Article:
Kanten Konbu.jpgKanten Konbu - "Most Misunderstood." When most people think of seaweed, candy doesn't come to mind. Yes, Kanten Konbu is the "nerd" of Japanese Candy high. But like with the unpopular kids in high school, people really miss out if they don't give this candy a try. It's unique, artsy, and rich with flavor. Once you get past the "ick" factor from the unusual seaweed-candy combination,  Kanten Konbu will be a regular in your rotation.

If only we had time to feature all of our favorite treats. From the misunderstood to the sugary sweet, every Japanese candy deserves a chance in the spotlight. Check out the Japanese candy that didn't make the cut, as well as many delicious Asian food recipes, at Asian Food

Japanese Bread is a Staple of Asian Food


Although Japan is best known as the land of sushi, rice, and tea, Japanese  bread is quite popular as well.

The sweet bread of Japan functions as a light Japanese dessert, not unlike the English scone or French baguette. In fact, the Japanese enjoy nibbling on sweet bread with a cup of tea or as a light snack on the run.

How to Buy Japanese Bread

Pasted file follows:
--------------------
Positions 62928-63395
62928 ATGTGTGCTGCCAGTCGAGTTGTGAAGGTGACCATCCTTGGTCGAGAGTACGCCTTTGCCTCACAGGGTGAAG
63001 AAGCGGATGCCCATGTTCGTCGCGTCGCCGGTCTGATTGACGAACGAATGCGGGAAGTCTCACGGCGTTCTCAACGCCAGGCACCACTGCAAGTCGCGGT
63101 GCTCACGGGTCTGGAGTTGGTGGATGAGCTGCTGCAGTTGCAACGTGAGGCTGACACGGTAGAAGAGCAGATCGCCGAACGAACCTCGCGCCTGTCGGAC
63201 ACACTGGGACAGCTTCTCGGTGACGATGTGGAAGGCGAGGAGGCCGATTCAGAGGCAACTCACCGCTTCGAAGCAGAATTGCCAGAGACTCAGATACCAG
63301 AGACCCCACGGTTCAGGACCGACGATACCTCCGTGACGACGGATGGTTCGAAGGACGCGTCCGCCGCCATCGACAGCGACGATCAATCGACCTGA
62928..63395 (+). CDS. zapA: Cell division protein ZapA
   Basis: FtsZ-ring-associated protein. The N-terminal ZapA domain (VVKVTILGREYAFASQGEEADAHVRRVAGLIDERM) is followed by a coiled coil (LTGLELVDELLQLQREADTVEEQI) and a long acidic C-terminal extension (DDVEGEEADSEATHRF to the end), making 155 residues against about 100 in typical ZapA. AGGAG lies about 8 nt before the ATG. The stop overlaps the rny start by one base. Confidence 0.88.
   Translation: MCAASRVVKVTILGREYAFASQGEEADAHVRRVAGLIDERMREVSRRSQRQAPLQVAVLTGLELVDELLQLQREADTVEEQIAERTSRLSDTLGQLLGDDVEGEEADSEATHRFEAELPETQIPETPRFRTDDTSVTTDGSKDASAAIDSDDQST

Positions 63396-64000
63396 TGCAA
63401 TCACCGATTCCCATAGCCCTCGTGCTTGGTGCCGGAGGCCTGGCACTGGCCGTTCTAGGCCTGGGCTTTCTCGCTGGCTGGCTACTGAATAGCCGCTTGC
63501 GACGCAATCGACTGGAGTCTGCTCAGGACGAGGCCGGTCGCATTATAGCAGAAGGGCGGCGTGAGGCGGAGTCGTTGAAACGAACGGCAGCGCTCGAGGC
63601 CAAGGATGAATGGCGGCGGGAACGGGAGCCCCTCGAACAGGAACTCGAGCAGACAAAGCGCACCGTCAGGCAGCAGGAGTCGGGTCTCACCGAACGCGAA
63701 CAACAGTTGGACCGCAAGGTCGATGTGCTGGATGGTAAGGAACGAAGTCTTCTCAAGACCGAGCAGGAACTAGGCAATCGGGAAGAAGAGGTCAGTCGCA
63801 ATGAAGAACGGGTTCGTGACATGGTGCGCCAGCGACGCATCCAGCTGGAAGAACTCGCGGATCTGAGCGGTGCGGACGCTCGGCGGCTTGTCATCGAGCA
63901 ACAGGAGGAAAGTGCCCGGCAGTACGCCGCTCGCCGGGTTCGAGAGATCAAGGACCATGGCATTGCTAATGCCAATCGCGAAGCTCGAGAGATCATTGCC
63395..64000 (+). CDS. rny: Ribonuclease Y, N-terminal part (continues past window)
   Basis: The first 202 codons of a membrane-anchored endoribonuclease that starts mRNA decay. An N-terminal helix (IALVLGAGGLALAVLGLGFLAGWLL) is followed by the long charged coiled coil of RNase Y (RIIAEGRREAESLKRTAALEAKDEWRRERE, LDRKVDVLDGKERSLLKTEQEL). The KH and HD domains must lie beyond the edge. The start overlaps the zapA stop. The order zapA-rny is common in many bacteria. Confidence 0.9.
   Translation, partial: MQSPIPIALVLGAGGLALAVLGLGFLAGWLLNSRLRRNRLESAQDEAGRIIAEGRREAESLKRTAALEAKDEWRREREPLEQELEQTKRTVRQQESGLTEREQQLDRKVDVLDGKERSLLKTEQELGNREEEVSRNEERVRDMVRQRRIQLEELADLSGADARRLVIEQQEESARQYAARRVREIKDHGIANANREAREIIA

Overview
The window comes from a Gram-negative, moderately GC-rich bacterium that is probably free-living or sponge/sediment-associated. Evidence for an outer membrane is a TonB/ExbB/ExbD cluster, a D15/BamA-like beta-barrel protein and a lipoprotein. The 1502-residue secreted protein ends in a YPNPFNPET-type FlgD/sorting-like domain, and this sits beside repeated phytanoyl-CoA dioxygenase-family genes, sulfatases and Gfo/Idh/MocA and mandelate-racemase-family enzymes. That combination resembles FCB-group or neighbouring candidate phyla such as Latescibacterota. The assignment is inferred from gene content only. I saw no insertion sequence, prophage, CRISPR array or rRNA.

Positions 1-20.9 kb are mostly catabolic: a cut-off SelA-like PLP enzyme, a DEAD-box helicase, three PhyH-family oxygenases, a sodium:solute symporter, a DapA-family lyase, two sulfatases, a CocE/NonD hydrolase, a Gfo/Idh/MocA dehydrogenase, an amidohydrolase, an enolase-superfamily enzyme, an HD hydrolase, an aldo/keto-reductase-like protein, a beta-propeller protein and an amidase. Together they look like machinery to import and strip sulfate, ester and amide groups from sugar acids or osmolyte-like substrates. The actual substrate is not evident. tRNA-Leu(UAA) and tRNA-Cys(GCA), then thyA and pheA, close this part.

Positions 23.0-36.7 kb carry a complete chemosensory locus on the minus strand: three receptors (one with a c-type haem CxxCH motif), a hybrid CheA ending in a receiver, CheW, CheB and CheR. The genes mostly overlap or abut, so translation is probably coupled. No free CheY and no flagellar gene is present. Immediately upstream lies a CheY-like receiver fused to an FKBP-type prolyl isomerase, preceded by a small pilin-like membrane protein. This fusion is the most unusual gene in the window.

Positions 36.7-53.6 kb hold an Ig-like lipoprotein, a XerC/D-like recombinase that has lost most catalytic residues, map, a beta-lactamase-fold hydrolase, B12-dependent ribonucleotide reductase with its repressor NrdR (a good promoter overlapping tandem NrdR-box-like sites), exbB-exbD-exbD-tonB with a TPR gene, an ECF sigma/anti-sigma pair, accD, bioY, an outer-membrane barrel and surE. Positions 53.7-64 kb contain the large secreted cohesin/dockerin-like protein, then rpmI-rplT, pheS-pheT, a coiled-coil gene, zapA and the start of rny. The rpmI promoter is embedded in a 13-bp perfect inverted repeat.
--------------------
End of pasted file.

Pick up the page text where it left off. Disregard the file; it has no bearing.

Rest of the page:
If you are traveling in Japan and ask for Japanese bread, don't be surprised if you don't find it. The Japanese call bread "pan." Also, if you see the popular "melon pan" be advised the term refers to the bread's shape and not the flavor.It's delicious just the same though, so if you want to try some, check out our Daiichipan Melon Pan bread.

Asian Pastries Make Like Japanese Dessert or Lunch Item

With flavors like strawberry pan, chocolate pan, and cream pan, the sweet bread can make a satisfying Japanese dessert. However, this Japanese bread also comes in cheese pan and red bean pan if you are looking for a more savory lunch item.

Whether you are in the market for sweet bread or just some delicious Japanese food and recipes, check out AsianFoodGrocer.


fun chop.jpg  Introduce your kids to delicious Asian food early in life when you purchase them a Fun Chop. These colorful rubber "clips" function as training wheels for chopsticks, adding extra grip and control for ease of use. Created by a father who wanted to help his children learn to use chopsticks, they are perfectly based on youngsters' needs. By buying your kids Fun Chops, you set them up for a yummy life of easily feasting on Asian food. In fact, with Fun Chop they will be eating sushi, miso, noodles and more in no time!